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Justin Bean leads Utah State past his hometown team to win tournament championship



Estimated read time: 4-5 minutes

LOGAN — Facing his childhood team, Oklahoma native Justin Bean was required to give it everything he had in order for Utah State to come out with a victory over the Sooners in the Myrtle Beach invitational championship.

And give it everything he did.

In what Aggies head coach Ryan Odom described as a "Wilt Chamberlain" like performance, Bean put up 24 points, 19 rebounds and three assists. Aided by two clutch 3-pointers by Brock Miller in the final two minutes, Bean led Utah State to a 73-70 win over Oklahoma Sunday afternoon.

The neutral court win over an Oklahoma team that began the day ranked No. 40 in the KenPom rankings could quite possibly go down as a quad one win, which would be a big addition to Utah State's NCAA Tournament resume in March.

It also caps off a tremendously successful week and a half visit to the east coast for the Aggies, who defeated Richmond in Annapolis before heading down to Conway, South Carolina, to win three straight games to improve to 4-1 on the season.

"Me, personally, I mean, I've been a Sooners fan just growing up my whole life. I grew up 10 minutes from campus," Bean said. "So this one definitely meant a lot for me to have my family there and watch in the stands. I remember my brothers and I would always play, you know act like we were the OU players and we go to all the games."

"It can make you nervous planning against a team that you love and you grew up cheering for," Odom said. "... I think what Justin did was rely on everything that he's been taught his entire career."

If there were any nerves from Bean, you couldn't tell. The senior forward — and his teammates — showed the mental toughness required to come away with the victory late. The Aggies, who trailed the majority of the second half, were down by six with four minutes remaining but continued to battle.

Bean collected a rebound off a Sooners miss and Rylan Jones made a layup on the other end. On the subsequent possession, Bean forced a steal and dished it down to Miller, who hit the layup to cut it to a 2-point game.

With 1:46 to play and the Aggies trailing by two, Bean passed it again to Miller, who drained the catch-and-shoot 3-pointer to take the lead. Jones followed it up by forcing a charge. With 30 seconds to play, Miller hit another 3-pointer to give the Aggies a 70-66 lead.

Bean iced the game with three made free throws as Utah State came away with the victory.

"Heck of a basketball game all around," Odom said. "It was a stressful game in a lot of ways, to be honest. Oklahoma's a really good team. ... And I thought the story of the game for us was just hanging in there, and hanging in there."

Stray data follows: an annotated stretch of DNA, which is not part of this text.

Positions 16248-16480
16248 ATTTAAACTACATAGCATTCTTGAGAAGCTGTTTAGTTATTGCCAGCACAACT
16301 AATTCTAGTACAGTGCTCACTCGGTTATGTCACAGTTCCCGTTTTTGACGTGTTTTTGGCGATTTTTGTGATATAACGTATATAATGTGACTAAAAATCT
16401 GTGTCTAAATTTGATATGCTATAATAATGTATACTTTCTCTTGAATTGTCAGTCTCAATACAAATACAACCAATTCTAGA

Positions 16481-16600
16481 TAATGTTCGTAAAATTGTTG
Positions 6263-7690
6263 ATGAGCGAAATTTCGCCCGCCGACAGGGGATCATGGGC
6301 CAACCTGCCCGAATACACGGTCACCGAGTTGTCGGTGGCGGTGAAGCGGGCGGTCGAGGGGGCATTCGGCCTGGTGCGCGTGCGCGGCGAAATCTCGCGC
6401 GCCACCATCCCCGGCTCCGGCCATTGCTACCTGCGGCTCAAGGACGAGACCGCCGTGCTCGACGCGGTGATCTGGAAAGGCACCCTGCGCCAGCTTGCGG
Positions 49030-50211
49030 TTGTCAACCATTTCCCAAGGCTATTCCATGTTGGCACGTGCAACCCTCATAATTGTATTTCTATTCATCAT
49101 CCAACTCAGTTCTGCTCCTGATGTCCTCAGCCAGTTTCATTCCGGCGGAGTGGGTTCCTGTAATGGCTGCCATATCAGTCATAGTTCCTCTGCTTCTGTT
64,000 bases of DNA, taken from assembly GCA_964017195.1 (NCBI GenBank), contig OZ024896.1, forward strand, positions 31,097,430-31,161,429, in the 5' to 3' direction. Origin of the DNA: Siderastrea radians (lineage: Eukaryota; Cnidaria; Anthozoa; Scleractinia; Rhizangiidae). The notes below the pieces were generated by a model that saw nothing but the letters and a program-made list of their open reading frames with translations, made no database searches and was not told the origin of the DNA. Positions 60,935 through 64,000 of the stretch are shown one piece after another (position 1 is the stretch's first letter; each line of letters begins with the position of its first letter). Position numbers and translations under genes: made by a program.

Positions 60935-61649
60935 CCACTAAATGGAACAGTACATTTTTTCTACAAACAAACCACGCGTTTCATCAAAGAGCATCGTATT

As a whole, the Aggies didn't shoot the ball well and finished the game 23-of-55 from the field and 7-of-26 from 3-point range — just 10%. In the second half, they were just 1-of-10 from beyond the arc before Miller hit his clutch shots.

What got it done for Utah State were the intangibles: They were aggressive going to the hoop and were rewarded with 21 free throw attempts — they made 20. And thanks to Bean's 19 boards, the Aggies outrebounded the Sooners 39-32.

"I mean, the first thing is just (Bean's) willingness to go after the ball and put his body in there," Odom said.

For the most part, the Aggies kept the Sooners in check on the defensive end, holding them to 27-of-64 shooting and 9-of-33 from 3-point range. In the half court, the Aggies managed to keep Oklahoma away from the hoop and forced them into poor shots.

Where the Aggies struggled was in transition; they'd coughed up 13 turnovers, which resulted in 18 points for Oklahoma.

Utah State led at halftime 32-30, thanks to 7 first-half points from Brandon Horvath and 9 points from Bean. But the Sooners soon took control of the game in the second half and went on a 20-11 run to lead 50-43 with 13:15 to play.

For Bean, it's a win he won't forget.

"This is one of the most iconic moments for sure in my career here at Utah State," he said. "I'll definitely take that with me. I don't take those moments for granted either. I feel like I put in a lot of work in the offseason, and I feel like that confidence is stemmed from a great coaching staff who have helped me get to where I am.

"At this point, they've helped me become a completely different player, to be honest, and so give them a lot of credit as well. And so yeah, I'm definitely gonna soak this in as much as I can."

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